On the occurrence of Spinidelphinulopsis whaleni (Gastropoda) in the Late Triassic (early Norian) Cornwallis Limestone, Kuiu Island, southeastern Alaska (Alexander terrane) and its paleobiogeographic significance


Authors: Blodgett RB, Frýda J

Published in: Bulletin of Geosciences, volume 76, issue 4; pages: 235 - 242;

Keywords: Neritimorpha, Delphinulopsidae, paleobiogeography, accreted terranes, Triassic, Alaska,

Export to RIS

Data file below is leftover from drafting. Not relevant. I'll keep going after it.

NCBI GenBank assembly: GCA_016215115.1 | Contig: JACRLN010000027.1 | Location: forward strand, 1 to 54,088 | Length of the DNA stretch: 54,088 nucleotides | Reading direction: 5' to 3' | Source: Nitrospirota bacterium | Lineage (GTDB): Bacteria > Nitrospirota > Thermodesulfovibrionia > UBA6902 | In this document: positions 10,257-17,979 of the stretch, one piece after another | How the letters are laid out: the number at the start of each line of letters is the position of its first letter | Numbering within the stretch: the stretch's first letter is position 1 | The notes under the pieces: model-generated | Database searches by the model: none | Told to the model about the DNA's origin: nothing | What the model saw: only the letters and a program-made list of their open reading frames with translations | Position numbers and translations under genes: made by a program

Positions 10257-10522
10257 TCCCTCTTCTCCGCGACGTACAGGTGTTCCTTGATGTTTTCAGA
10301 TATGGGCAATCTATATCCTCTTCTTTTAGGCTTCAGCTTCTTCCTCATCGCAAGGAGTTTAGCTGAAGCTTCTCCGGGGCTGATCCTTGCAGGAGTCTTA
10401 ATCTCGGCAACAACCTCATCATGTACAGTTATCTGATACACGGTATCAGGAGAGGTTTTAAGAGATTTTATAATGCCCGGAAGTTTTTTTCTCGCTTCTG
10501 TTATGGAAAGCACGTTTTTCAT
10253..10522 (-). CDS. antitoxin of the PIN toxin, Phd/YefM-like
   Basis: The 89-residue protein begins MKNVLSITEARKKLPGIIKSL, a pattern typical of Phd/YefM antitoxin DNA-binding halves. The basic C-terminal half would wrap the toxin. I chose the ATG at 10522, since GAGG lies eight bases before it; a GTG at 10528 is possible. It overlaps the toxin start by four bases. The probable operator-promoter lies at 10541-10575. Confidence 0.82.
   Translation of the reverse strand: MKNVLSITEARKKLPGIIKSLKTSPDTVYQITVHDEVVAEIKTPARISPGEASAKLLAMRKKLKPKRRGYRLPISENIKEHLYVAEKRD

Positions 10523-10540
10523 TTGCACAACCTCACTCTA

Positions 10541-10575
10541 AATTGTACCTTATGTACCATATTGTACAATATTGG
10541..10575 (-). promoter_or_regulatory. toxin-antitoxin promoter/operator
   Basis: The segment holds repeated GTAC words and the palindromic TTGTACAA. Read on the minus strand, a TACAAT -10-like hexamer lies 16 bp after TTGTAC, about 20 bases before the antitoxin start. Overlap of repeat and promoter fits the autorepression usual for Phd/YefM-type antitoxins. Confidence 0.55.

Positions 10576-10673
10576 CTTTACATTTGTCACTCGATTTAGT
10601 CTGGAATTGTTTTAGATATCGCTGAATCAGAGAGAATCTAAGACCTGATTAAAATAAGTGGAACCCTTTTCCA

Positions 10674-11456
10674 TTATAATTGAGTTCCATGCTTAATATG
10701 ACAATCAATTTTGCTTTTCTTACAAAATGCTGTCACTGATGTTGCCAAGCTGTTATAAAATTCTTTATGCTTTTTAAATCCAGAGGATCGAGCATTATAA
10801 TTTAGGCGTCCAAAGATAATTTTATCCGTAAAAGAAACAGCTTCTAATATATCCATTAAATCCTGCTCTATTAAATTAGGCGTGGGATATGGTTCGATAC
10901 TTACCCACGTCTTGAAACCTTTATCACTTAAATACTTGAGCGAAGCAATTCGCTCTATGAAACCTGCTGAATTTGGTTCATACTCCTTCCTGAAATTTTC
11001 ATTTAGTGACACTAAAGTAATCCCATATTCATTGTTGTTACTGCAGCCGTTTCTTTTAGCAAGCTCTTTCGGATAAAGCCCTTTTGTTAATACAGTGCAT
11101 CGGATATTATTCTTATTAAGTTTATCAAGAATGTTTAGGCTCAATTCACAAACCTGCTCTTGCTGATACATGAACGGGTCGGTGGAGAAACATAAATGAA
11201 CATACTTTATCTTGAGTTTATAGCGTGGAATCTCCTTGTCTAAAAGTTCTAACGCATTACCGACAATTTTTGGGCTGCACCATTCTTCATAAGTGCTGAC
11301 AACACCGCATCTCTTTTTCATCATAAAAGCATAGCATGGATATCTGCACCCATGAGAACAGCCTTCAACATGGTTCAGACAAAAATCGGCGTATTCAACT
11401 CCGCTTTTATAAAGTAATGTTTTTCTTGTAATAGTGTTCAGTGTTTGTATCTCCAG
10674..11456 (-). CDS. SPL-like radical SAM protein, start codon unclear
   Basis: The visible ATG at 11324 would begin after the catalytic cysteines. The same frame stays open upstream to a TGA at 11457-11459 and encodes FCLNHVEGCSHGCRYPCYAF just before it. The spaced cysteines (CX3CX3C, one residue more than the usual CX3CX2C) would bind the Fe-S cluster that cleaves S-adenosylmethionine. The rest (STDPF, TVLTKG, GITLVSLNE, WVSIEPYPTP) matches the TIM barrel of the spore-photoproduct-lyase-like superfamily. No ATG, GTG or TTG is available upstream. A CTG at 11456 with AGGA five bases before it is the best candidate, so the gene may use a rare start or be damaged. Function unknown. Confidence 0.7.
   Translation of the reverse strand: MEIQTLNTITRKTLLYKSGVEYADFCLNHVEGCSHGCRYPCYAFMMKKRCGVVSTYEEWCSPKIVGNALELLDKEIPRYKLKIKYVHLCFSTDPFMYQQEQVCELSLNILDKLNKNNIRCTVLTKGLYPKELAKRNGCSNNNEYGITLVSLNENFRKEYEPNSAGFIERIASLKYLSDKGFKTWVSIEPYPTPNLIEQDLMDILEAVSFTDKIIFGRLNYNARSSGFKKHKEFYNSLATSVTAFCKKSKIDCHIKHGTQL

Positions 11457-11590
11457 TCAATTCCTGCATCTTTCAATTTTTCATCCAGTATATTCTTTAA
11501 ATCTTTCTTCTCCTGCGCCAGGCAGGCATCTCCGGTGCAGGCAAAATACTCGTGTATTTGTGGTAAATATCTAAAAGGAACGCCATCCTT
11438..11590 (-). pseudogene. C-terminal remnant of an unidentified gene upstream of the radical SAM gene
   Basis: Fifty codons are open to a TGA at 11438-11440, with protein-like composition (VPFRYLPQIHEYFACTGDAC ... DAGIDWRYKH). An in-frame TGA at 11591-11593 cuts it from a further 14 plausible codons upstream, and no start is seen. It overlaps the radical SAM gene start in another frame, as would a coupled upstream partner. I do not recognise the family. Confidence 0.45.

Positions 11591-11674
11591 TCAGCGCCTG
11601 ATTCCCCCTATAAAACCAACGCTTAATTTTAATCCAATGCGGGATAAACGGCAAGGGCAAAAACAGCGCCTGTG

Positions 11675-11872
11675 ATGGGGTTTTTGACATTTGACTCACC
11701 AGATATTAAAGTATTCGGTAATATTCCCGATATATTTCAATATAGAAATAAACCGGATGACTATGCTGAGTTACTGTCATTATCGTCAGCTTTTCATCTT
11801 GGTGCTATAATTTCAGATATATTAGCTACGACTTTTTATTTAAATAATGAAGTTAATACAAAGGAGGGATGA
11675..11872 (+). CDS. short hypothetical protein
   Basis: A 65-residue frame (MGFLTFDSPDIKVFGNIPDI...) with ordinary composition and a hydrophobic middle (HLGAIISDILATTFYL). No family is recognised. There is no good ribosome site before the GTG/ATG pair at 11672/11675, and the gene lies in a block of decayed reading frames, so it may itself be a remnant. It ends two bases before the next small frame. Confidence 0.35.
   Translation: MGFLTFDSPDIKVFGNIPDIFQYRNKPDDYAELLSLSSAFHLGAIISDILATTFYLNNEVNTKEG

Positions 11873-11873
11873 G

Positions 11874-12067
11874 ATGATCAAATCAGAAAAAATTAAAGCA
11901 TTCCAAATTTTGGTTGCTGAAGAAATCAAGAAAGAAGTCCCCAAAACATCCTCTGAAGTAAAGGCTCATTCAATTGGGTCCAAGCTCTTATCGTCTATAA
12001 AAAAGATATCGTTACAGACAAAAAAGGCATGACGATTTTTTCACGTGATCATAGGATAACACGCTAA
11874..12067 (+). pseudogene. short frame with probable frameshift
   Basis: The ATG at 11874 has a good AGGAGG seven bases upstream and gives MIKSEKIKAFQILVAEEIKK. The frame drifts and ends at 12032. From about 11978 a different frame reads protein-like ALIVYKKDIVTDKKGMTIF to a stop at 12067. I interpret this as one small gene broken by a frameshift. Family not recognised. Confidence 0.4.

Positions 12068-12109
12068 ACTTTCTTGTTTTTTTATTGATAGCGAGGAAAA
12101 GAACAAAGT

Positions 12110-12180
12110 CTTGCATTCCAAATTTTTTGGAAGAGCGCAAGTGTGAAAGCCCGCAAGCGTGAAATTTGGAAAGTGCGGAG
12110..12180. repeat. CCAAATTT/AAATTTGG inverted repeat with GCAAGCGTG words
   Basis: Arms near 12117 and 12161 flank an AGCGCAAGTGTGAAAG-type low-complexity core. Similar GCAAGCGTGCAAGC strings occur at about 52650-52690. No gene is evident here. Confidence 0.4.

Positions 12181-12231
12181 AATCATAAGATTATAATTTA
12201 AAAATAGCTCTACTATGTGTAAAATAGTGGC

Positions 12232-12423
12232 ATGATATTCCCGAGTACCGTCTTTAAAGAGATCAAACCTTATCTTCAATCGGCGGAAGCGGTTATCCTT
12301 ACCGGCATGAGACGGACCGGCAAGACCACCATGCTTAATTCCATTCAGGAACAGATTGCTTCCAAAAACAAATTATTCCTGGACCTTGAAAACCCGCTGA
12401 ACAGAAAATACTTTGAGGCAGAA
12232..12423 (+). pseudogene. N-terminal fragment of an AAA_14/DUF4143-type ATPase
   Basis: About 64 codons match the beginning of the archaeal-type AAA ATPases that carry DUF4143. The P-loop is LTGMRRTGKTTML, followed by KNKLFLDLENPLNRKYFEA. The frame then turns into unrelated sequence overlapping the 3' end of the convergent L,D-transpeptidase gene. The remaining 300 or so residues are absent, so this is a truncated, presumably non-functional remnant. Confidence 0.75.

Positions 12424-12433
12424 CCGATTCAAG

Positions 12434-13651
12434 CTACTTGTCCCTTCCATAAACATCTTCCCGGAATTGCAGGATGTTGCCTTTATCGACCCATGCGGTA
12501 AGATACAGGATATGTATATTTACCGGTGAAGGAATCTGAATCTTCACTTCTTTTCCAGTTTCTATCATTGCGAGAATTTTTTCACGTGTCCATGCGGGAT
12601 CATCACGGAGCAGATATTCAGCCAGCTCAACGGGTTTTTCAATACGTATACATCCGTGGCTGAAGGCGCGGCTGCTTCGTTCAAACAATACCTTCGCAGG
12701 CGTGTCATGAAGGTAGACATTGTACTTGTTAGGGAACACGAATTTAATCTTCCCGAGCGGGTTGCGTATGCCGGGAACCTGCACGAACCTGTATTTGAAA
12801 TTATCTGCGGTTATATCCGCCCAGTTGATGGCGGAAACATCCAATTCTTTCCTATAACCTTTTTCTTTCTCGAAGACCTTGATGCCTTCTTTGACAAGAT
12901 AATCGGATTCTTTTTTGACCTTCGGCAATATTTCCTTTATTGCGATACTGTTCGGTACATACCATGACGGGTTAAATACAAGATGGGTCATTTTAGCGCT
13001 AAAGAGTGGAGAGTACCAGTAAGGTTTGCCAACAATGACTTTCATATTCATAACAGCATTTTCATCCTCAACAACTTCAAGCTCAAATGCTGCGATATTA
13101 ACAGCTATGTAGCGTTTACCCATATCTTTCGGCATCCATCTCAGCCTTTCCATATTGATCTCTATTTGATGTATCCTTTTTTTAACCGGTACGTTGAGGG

The gastropod Spinidelphinulopsis whaleni Blodgett, Frýda and Stanley, 2001, was originally described from late Carnian or early Norian strata on the Oregon side of Hells Canyon in the Wallowa terrane of the Pacific Northwest (Oregon, Idaho, and Washington). It is probably also present in early Norian strata at Green Butte, Wrangell Mountains (Wrangellia terrane) of southern Alaska. The common presence of this species and many other shared gastropod species has previously been cited as being evidence for close biogeographic linkage between the Wrangellia and Wallowa terranes. Quite dissimilar, coeval gastropod faunas are found in the in-board Alexander terrane of southeastern Alaska. New collections from early Norian strata on Kuiu Island, southeastern Alaska (Alexander terrane) show that S. whaleni is also present in this terrane as well, in association with an essentially totally differing gastropod fauna dominated by pleurotomaroids, trochoideans, and purpurinids. Explanation for the now known widespread distribution of this neritimorph species in a number of different terranes in eastern Panthalassa during Late Triassic times seems to be best attributed to it having a relatively long-lived planktonic larval stage, allowing it to be relatively well dispersed.